Unilateral lesioning of the spinal dorsal horn with the excitotoxin quisqualic acid (QUIS) leads to robust degeneration of dorsal horn grey matter, and robust pain-related symptoms, such as cutaneous hypersensitivity, persist long after injury. A possible mechanism that underlies the pain-related symptoms is the disruption of dorsal horn inhibitory neuron function, leading to decreased inhibition of nociceptive neurons. Five percent formalin was injected into the hind paw of rats with either a QUIS lesion or sham lesion. Both QUIS- and sham-lesioned rats displayed bi-phasic hind paw flinches following formalin injection, but a prolonged response was observed in QUIS-lesioned rats. The expression of the immediate-early gene product Fos in the dorsal horn ipsilateral to formalin injection was similar between QUIS- and sham-lesioned rats. In QUIS-lesioned rats, however, there was a marked absence of dorsal horn neurons, particularly GABAergic neurons, compared to sham-lesioned rats. The prolonged nociceptive response observed with a unilateral QUIS lesion may be due to generalized changes in dorsal horn neuron function including a loss of inhibitory neuron function.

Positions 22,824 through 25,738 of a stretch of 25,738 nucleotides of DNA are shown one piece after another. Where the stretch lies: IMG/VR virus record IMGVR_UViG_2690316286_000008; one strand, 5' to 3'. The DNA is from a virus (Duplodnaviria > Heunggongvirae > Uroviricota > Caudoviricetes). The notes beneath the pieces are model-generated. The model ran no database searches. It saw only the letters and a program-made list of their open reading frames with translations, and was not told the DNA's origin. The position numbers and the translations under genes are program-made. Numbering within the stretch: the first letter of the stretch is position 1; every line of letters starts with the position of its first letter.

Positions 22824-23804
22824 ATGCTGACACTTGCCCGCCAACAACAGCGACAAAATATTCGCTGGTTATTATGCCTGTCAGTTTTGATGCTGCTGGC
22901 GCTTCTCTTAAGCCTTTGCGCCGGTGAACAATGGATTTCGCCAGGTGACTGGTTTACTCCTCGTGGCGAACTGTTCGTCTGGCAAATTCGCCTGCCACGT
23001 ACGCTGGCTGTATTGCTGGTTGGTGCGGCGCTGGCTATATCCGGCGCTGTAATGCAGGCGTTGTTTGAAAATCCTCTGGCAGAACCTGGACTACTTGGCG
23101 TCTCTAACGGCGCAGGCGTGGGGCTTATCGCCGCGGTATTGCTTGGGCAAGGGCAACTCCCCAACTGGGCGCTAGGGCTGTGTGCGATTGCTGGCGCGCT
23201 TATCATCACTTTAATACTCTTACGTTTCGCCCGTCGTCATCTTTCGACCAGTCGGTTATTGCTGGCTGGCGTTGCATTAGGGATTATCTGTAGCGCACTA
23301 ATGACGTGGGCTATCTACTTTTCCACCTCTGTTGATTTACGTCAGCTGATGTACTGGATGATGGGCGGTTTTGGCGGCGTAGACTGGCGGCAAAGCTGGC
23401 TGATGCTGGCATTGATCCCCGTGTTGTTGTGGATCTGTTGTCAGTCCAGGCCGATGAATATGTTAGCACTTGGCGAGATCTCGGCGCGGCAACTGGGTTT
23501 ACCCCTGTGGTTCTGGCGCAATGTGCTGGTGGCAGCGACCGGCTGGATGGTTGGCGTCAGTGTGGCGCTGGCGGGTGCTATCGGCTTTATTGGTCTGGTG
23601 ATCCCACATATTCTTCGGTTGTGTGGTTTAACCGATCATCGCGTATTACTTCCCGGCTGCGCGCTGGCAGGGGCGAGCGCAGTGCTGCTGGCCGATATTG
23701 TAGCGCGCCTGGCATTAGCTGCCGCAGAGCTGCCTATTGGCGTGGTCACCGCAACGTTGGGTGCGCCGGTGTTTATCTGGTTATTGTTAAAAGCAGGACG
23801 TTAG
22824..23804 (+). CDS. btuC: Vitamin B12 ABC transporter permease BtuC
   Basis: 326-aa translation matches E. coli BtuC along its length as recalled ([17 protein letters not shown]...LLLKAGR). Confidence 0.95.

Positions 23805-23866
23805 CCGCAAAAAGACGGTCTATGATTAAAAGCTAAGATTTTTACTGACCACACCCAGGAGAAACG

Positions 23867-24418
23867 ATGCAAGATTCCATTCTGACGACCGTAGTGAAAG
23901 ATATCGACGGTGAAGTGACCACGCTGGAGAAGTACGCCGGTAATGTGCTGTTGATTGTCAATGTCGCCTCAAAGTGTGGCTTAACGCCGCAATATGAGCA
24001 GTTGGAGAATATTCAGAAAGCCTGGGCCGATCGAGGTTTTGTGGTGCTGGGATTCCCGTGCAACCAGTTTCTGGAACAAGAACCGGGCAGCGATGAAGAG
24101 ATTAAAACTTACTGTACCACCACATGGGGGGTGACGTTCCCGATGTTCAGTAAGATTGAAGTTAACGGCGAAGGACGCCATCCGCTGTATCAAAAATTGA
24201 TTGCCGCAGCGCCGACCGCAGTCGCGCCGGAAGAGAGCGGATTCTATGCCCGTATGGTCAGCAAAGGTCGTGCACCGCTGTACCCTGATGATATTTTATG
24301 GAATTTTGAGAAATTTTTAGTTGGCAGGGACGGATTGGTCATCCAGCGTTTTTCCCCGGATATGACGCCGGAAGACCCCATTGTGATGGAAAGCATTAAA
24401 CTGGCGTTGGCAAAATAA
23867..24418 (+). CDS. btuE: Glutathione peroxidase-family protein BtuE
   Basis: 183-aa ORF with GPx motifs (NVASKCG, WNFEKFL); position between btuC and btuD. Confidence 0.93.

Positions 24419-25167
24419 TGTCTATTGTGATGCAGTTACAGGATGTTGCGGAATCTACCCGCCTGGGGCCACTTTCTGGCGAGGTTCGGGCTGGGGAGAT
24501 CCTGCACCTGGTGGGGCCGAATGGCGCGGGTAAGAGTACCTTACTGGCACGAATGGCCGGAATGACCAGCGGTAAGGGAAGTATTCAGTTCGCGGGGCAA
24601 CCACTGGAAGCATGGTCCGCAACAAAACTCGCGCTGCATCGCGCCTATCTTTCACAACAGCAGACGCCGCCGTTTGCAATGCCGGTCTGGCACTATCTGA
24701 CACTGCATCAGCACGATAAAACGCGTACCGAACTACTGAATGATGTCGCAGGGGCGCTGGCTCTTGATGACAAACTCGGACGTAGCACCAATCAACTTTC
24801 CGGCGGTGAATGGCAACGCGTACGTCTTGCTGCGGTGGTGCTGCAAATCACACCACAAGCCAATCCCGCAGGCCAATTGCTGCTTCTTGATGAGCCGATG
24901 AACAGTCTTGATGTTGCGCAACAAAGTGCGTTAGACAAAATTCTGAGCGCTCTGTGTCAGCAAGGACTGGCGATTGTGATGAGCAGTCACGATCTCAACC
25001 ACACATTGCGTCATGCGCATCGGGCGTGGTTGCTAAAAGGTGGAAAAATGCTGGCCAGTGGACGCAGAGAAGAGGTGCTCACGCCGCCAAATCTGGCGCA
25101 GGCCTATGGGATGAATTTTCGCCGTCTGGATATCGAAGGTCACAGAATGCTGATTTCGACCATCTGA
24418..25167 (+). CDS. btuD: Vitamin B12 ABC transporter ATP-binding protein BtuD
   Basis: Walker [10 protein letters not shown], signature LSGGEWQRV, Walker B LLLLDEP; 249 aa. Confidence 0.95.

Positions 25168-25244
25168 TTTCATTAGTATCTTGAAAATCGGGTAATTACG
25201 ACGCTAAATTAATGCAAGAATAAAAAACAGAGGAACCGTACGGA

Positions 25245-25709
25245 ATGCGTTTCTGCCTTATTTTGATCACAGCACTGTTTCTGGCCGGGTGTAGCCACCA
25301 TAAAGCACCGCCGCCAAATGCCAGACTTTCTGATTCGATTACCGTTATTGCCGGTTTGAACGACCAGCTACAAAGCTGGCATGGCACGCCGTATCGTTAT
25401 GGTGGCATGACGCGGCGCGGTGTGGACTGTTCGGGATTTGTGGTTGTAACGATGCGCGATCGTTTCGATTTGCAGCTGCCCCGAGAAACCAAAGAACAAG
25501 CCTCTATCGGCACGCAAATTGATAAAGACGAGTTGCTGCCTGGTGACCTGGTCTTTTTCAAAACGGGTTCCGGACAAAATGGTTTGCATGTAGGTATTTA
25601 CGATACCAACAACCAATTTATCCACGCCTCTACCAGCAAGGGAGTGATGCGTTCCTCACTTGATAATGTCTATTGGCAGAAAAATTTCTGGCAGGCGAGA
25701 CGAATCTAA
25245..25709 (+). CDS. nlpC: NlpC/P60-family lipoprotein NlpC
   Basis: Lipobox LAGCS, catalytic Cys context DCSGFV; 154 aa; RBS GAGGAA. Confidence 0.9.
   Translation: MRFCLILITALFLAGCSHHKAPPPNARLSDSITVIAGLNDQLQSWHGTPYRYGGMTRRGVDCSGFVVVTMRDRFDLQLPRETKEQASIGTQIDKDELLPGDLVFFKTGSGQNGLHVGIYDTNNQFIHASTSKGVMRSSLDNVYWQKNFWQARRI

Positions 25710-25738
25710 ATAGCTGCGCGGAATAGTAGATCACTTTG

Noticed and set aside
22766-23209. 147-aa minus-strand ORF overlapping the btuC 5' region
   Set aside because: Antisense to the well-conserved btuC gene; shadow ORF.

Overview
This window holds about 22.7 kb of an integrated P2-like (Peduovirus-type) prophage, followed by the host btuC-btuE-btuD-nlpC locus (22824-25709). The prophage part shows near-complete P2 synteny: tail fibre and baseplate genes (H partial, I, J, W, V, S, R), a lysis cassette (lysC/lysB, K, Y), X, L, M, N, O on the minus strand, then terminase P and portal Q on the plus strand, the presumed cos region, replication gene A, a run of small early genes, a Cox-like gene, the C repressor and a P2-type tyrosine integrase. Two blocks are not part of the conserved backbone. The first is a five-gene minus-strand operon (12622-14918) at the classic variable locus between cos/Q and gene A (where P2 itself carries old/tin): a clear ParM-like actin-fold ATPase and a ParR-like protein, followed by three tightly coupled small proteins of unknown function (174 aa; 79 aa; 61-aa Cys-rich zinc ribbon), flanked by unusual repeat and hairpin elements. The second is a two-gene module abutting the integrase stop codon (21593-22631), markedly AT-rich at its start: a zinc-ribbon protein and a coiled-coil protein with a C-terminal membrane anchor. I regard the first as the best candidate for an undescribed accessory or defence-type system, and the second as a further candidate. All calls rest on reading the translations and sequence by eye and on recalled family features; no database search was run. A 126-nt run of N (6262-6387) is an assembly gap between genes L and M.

- Gamma-aminobutyric acid (GABA)
- Quisqualic acid
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